Like any digital technology or consumer-based purchasing market, e-commerce has evolved over the years. As mobile devices became more popular, mobile commerce has become its own market. With the rise of such sites as Facebook and Pinterest, social media has become an important driver of e-commerce. As of 2014, Facebook drove 85 percent of social media-originating sales on e-commerce platform Shopify, per Paymill.
For my money though, comparing SaaS and deployed platforms is a bit too big of an ask. Comparing Apples with Apples is a good ambition but by their nature you have two very different types of fruit there. Magento site performance, for example, is almost entirely dependent on how well set up the store is. A good Magento developer can make it sing – but it takes time and expertise…. As a SasS solution the variance between Shopify sites should be much smaller.
For many people, pricing is the most important factor, not only when deciding which of the best ecommerce platforms to use, but in general, as they go through life. Personally, I feel that if you are going to be investing a lot of your time and energy into creating your own online retail space, then there should be more important factors than saving $1 on the price of the platform. With that said, though, we also want to aim at getting the most bang for our buck. Here's how things play out.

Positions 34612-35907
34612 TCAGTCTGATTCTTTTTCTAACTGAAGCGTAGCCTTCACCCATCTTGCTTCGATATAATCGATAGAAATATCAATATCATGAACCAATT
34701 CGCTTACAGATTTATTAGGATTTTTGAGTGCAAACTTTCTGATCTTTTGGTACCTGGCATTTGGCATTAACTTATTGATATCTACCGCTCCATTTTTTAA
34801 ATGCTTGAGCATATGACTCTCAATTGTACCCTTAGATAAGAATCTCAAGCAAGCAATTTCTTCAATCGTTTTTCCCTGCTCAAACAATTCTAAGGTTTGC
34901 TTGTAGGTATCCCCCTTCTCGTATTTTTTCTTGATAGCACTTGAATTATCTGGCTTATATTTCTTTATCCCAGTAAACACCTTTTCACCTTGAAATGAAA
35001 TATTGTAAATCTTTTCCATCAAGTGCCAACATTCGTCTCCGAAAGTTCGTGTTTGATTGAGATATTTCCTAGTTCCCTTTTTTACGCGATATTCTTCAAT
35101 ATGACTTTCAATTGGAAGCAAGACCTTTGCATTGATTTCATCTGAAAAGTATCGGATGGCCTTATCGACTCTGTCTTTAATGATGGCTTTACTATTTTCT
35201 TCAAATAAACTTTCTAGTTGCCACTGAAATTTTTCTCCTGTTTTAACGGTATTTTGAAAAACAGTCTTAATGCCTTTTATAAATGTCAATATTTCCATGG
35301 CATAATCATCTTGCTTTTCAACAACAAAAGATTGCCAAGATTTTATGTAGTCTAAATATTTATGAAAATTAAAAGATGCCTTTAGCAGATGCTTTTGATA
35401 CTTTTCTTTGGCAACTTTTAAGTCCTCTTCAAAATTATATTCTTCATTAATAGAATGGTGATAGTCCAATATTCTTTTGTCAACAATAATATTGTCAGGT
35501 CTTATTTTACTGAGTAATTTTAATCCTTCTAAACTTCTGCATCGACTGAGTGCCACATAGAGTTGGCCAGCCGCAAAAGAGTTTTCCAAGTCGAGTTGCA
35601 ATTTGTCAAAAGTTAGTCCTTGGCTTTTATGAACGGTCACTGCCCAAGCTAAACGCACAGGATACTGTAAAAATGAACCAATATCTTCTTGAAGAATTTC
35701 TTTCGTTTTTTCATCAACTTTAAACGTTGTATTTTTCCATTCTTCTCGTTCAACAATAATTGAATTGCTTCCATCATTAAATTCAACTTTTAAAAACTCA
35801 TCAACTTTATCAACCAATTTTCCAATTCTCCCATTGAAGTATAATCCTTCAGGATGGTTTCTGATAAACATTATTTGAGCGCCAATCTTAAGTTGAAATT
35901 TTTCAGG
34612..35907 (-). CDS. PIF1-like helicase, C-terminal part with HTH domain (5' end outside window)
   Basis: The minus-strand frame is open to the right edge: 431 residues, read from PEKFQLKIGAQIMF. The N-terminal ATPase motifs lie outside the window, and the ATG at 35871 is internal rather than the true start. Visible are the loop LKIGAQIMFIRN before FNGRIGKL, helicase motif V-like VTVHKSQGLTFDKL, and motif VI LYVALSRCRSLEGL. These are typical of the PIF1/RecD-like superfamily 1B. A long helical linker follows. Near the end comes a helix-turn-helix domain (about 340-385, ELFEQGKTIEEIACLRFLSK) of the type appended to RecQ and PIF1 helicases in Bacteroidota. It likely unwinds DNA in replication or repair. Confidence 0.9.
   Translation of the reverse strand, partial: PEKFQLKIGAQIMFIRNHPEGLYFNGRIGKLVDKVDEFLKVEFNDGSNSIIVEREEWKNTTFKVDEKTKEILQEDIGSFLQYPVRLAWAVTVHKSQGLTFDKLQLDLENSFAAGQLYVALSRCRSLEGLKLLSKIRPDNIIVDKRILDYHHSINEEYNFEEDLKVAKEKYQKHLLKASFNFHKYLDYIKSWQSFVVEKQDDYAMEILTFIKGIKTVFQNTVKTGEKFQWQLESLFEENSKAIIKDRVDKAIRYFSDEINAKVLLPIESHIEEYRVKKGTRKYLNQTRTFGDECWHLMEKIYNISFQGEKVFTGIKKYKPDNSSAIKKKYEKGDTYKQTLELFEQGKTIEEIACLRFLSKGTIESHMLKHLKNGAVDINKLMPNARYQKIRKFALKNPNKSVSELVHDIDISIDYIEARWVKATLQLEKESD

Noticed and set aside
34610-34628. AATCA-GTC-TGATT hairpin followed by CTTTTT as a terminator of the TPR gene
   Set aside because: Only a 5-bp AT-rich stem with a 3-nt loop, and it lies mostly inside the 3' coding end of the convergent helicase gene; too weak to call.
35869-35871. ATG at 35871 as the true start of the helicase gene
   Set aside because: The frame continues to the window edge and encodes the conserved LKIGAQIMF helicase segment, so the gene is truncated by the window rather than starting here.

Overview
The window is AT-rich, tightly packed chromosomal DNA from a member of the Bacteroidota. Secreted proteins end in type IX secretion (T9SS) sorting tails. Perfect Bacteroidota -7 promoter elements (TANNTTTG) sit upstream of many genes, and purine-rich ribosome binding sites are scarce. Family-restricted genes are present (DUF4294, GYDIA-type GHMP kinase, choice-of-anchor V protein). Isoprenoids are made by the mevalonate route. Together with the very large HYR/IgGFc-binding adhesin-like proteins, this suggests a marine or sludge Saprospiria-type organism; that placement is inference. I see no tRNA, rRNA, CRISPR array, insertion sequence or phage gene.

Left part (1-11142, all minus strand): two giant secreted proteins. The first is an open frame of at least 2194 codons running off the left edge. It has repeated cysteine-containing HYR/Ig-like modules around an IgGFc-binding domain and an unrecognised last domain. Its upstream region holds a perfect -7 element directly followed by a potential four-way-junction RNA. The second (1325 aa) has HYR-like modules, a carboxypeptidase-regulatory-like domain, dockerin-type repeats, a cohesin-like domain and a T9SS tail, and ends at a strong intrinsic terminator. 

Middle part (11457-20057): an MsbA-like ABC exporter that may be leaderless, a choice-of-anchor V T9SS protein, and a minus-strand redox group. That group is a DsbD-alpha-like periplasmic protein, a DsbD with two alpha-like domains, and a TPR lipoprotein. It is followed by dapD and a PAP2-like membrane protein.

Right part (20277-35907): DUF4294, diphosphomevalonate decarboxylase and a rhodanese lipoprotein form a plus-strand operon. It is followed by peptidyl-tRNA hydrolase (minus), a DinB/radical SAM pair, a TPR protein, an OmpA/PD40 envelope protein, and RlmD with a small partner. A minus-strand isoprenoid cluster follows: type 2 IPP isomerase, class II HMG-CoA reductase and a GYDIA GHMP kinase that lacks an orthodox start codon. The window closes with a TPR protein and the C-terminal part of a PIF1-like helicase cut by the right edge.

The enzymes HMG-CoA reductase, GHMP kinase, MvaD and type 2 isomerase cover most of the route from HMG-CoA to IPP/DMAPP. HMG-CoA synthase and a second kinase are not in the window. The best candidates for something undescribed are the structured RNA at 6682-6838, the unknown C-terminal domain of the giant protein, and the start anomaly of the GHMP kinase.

When Last.fm was initially created in 2002, it functioned as an internet radio station in a similar fashion to Pandora and iHeartRadio. In 2005, however, the site adopted Audioscrobbler, a music recommendation system that collects data from dozens of media players and music streaming websites to craft individual user profiles that reflect musical taste and listening habits. Last.fm has now “scrobbled” info from nearly 100 billion plays, which total more than 7 million years’ worth of listening.